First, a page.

Why Jameis Winston’s secret meeting with Roger Goodell means we can expect more of the same from the NFL

A summit between the star player -- and alleged rapist -- and the NFL's commissioner is an ominous sign

By Katie McDonough
Published March 11, 2015 5:41PM (EDT)
Jameis Winston, Roger Goodell       (AP/David J. Phillip/David Goldman)
Jameis Winston, Roger Goodell (AP/David J. Phillip/David Goldman)

Reports surfaced Wednesday that Jameis Winston, the former Florida State quarterback and Heisman Trophy winner who is expected to be the No. 1 pick in the NFL’s April draft, met last week with league commissioner Roger Goodell. The point of the meeting was, according to oneof Winston's agents, to “tell his own story." That story, of course, is at least in part about allegations that Winston raped a fellow classmate in 2012.

As Peter King reported over at MMQB, Winston had requested the meeting back in January and Goodell agreed to it in February:

One of Winston’s agents, Greg Genske, told me Tuesday that once Winston declared for the draft he wanted to meet with Goodell, both to tell his own story and to get the lay of the land about his future in the league. Sometime in February, Goodell agreed to meet Winston. That meeting occurred last week. As Genske said, it was more of an informational/educational meeting than anything else—though Winston did get his chance to tell his story to Goodell.

“He went out of his way to make a good impression, and to show that he understood what was going to be expected of him in the NFL,” one league executive who participated in one of the series of meetings said Tuesday night.

Winston, of course, had several off-field issues at Florida State [...] But the league people I spoke with Tuesday made it clear that Winston made a smart decision in pushing to meet Goodell and establishing a relationship with him.

Winston was never charged, but the allegations have continued to follow him as more troubling details emerged over the last two years. A scathing report published last year in the New York Times revealed the extent to which Florida State and the Tallahassee Police Department compromised the investigation, and a Title IX lawsuit filed after the alleged rape has likewise kept the public's eye turned toward Winston.

But another recent development, and perhaps the reason Winston requested the meeting in January, is that the woman who alleges she was raped by Winston recently went public. Erica Kinsman was interviewed under her own name in the film “The Hunting Ground," a documentary that was previewed at Sundance in January and has since been released nationwide.

In the film, Kinsman recounted the night of the alleged rape and her subsequent treatment by Florida State and local police after she reported the incident. She said that she was told by the detective investigating the alleged rape that Tallahassee was a "big football town" and that her life would be "made miserable" if she went forward with her case. She detailed the harassment she said she faced while Winston remained a beloved figure on campus. In short, she described a culture at Florida State that sounds very much like the culture of the NFL.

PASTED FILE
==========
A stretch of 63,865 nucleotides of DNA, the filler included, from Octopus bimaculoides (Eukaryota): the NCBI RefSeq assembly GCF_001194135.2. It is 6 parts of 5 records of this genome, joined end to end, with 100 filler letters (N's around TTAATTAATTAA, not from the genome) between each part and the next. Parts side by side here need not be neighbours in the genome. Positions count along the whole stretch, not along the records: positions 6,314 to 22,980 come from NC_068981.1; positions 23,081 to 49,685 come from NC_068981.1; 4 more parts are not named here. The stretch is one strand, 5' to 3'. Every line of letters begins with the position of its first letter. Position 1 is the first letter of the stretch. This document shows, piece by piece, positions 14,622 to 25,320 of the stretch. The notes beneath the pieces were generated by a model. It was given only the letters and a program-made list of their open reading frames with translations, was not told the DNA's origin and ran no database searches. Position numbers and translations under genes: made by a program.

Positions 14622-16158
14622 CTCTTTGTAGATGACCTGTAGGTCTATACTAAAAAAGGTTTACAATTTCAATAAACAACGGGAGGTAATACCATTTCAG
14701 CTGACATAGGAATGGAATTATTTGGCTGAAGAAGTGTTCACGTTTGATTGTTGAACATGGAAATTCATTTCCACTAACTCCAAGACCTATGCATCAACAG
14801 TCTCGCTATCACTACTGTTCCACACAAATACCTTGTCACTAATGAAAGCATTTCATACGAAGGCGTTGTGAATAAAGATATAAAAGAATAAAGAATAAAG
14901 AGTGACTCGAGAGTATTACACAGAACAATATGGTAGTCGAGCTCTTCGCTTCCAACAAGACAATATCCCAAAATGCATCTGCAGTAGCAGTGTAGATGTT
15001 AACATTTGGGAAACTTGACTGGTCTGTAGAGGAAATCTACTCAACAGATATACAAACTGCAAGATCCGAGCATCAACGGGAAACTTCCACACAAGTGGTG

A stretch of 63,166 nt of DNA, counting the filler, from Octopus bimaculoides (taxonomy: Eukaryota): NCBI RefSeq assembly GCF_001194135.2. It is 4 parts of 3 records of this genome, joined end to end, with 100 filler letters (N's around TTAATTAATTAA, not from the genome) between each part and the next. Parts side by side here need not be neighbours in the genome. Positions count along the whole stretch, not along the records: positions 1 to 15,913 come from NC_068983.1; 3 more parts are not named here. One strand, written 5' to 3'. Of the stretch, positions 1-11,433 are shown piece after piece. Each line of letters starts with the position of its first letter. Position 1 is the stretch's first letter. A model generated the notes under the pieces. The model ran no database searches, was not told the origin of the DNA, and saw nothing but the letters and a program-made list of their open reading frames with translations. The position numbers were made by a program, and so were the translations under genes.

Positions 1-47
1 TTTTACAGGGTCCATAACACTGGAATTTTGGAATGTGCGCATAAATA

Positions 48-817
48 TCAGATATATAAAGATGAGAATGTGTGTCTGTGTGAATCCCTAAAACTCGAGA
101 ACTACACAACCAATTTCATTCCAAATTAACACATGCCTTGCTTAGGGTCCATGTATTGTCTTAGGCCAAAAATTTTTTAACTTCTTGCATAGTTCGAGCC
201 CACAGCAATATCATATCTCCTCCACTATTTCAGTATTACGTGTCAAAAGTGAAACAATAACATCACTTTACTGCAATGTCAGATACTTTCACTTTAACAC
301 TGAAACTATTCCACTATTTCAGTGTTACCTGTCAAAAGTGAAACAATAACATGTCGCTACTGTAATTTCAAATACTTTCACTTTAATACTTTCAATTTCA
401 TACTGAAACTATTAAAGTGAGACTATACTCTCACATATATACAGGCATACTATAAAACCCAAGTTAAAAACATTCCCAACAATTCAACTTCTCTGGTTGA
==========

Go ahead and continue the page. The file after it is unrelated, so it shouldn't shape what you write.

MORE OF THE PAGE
The details of the alleged rape and the investigation are damning, but haven’t done much to hurt Winston's reputation as a once-in-a-lifetime talent and coveted NFL pick. The meeting with Goodell was likely Winston’s attempt (or Winston’s handlers' attempts) to get ahead of the story, to make his own case as Kinsman went public. It was a smart calculation, particularly with the NFL -- and Goodell -- as an audience. The meeting allowed both men to get precisely what they want.

For Winston, it was an opportunity to appear repentant. Not for allegedly raping someone, but for making “bad choices." He can tell Goodell what he’s “learned” from the experience. Make it clear that he knows that the NFL must have concerns, and that he will be working very hard to show the league that he is a man of good character, who doesn’t want to be, in the league's favored parlance, a distraction. For Goodell, it’s an opportunity to play moral authority and ultimate judge of character, a role he’s relished in the last year as the league has flailed in its efforts to address its problem with intimate partner violence and sexual assault.

It’s a win-win situation -- at least for Winston and the NFL. Winston gets to seem humbled and ready to make a fresh start, and Goodell gets to talk tough about "what's expected" of Winston once he signs with a team. But as the league prepares to embrace another man with an alleged history of sexual violence while doing virtually nothing in the way of creating transparent systems of accountability, women are on the losing end, once again. When it comes to the NFL and violence against women, there is nothing that a little preemptive damage control and press savvy can't fix. The optics -- and Goodell's bottom line -- matter most. The Goodell-Winston summit is just the latest reminder of this sad fact.

Katie McDonough

Katie McDonough is Salon's politics writer, focusing on gender, sexuality and reproductive justice. Follow her on Twitter @kmcdonovgh or email her at kmcdonough@salon.com.

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Florida State Football Jameis Winston Nfl Rape Culture Roger Goodell